Blood and lymph flow

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Picture: The lymph system is extremely sensitive to pressure. That is why we, e.g., change position 25–50 times during sleep. There are immune (“killer”) cells in the lymph nodes to eliminate all hostile pathogens and to collect the lymph liquid and move all waste into the vein circulation. Good posture, movement, loose clothing, and relaxed muscles are needed for healthy lymph flow. Saddle seating is truly beneficial in activating the lymphatic system. 

Original source of picture: Paulsen, Waschke, Sobotta Atlas of Human Anatomy, 15th Edition 2011©Elsevier GmbH, Urban & Fischer, Munich.

There is lymph liquid and 4–6 litres of blood in the human body, the lymph being filtered in 600 –700 lymph nodes. All liquid is moving through 400.000–500.000 km of vessels, 7.000 km in each kg of soft tissues. Only one litre of the blood is moving because of the pumping pressure of the heart. The rest of the liquids move because of the motions and activity of the muscles and other soft tissues.

Our conventional and modern habits of slouched sitting, tight clothing, poor nutrition and physical inactivity greatly disturb these sensitive systems. This results in various health problems and discomfort. The sensitivity of the circulation can be demonstrated by closing a vein on the back of the hand by pressing it ever so slightly with a finger. This illustrates in a small scale how dramatically the circulation must be disturbed because of our circulation-hostile lifestyle.

Lymph node.jpgUsing a two-part saddle chair will significantly reduce the pressure on the soft tissues in the pelvic area, keep the clothes looser, widen the angles of the limbs and activate muscle function, thus activating circulation and the lymphatic system. The effect is most powerful in the typical pressure areas (caused by conventional office chairs), such as thighs, buttocks, genital area, back and lower limbs. Blood circulation speeds up also in the typical tension areas, such as the upper back.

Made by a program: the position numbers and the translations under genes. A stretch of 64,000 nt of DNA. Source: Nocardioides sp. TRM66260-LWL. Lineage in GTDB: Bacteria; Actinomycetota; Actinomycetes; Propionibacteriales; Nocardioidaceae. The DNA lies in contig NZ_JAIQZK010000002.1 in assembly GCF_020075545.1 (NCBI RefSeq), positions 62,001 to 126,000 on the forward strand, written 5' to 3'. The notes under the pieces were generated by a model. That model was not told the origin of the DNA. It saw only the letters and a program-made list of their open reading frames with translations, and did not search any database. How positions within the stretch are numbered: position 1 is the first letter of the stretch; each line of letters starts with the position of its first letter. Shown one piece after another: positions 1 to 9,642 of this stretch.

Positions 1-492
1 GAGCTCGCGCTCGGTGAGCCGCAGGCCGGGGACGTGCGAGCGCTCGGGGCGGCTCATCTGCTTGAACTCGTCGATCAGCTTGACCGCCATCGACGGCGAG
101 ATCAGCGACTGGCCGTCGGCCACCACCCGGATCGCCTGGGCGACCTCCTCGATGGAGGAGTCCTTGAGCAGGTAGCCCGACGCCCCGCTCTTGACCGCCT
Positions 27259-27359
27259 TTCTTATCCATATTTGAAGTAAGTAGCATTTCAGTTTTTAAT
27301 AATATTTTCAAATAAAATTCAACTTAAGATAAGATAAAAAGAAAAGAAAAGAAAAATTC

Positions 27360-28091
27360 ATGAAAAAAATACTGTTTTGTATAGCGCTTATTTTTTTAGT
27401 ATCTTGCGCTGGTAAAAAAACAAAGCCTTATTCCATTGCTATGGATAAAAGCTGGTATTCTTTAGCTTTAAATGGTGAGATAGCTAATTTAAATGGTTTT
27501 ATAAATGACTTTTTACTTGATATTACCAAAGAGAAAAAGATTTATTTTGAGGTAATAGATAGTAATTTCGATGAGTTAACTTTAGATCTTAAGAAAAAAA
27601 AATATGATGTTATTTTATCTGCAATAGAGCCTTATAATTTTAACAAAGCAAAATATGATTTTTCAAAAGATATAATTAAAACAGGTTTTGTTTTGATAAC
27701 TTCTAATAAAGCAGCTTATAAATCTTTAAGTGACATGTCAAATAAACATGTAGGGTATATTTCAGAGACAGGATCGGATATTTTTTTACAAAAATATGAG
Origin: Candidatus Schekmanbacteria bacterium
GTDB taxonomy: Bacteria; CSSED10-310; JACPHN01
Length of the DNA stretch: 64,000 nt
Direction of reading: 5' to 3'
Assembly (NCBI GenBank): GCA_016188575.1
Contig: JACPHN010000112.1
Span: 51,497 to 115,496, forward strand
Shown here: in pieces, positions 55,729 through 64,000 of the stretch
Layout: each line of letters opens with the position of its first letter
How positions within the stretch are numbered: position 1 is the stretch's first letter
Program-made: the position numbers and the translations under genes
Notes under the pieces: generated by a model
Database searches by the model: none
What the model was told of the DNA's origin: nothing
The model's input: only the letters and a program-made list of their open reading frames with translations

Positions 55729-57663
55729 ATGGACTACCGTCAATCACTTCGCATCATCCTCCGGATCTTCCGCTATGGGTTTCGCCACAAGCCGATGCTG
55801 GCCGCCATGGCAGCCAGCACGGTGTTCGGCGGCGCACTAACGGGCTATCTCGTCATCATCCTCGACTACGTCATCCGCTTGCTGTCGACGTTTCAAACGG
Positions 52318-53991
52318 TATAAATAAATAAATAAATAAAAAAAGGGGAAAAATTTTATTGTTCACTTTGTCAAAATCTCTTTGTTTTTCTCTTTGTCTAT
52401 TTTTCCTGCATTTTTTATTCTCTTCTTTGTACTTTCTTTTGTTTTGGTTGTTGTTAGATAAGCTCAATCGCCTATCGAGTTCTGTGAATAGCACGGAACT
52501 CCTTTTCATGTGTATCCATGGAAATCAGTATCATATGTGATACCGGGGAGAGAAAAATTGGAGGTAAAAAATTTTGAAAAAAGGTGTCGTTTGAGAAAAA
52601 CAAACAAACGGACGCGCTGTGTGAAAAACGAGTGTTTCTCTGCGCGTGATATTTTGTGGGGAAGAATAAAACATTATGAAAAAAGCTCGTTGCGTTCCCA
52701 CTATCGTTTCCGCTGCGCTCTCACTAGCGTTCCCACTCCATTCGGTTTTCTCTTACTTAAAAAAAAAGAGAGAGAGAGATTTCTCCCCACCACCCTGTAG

Lower limbs benefit from the riding-like sitting too, since the hip and knee angles become wider, making it easier to use the legs and enabling the so called "muscle pump” to work properly. Sitting bones carry most of the body weight, which in turn eases the pressure on the thighs and buttocks. For example, the Gluteus Maximus muscle remains safely outside the pressure area.

 A smart sitter also uses loose trousers or skirt, and underwear that are not too tight. The most beneficial alternative for the circulation would be to use loose-fitting clothes that do not press the waist.

 

Abb_4_153_pur_150.jpgThe large femoral vessels in front the pelvis get pressed in the groin by muscles and fat when sitting in 90/90 degree angle, and also because of the tightness of the trousers in that position. The lymphatic vessels are pressed and disturbed as well. This can be avoided with the 135 degree angle of saddle sitting.

Original source of picture: Paulsen, Waschke, Sobotta Atlas of Human Anatomy, 15th Edition 2011©Elsevier GmbH, Urban & Fischer, Munich.

 

 Abb_4_160_pur_150.jpgThe gluteal vessels, together with the lymph vessels, are severely pressed as long as the sitting continues on a traditional seat. The ischiatic nerve, gluteal artery, and the vein deeper under the muscles get pressed unavoidably causing weakening circulation on the back side of the legs. This causes, e.g., varicose veins and other problems. Good sitting position, loose clothes around the pelvis, and well-designed seats put the pressure on the sitting bones, away from the buttock muscles, allowing circulation to flow.

Original source of picture: Paulsen, Waschke, Sobotta Atlas of Human Anatomy, 15th Edition 2011©Elsevier GmbH, Urban & Fischer, Munich.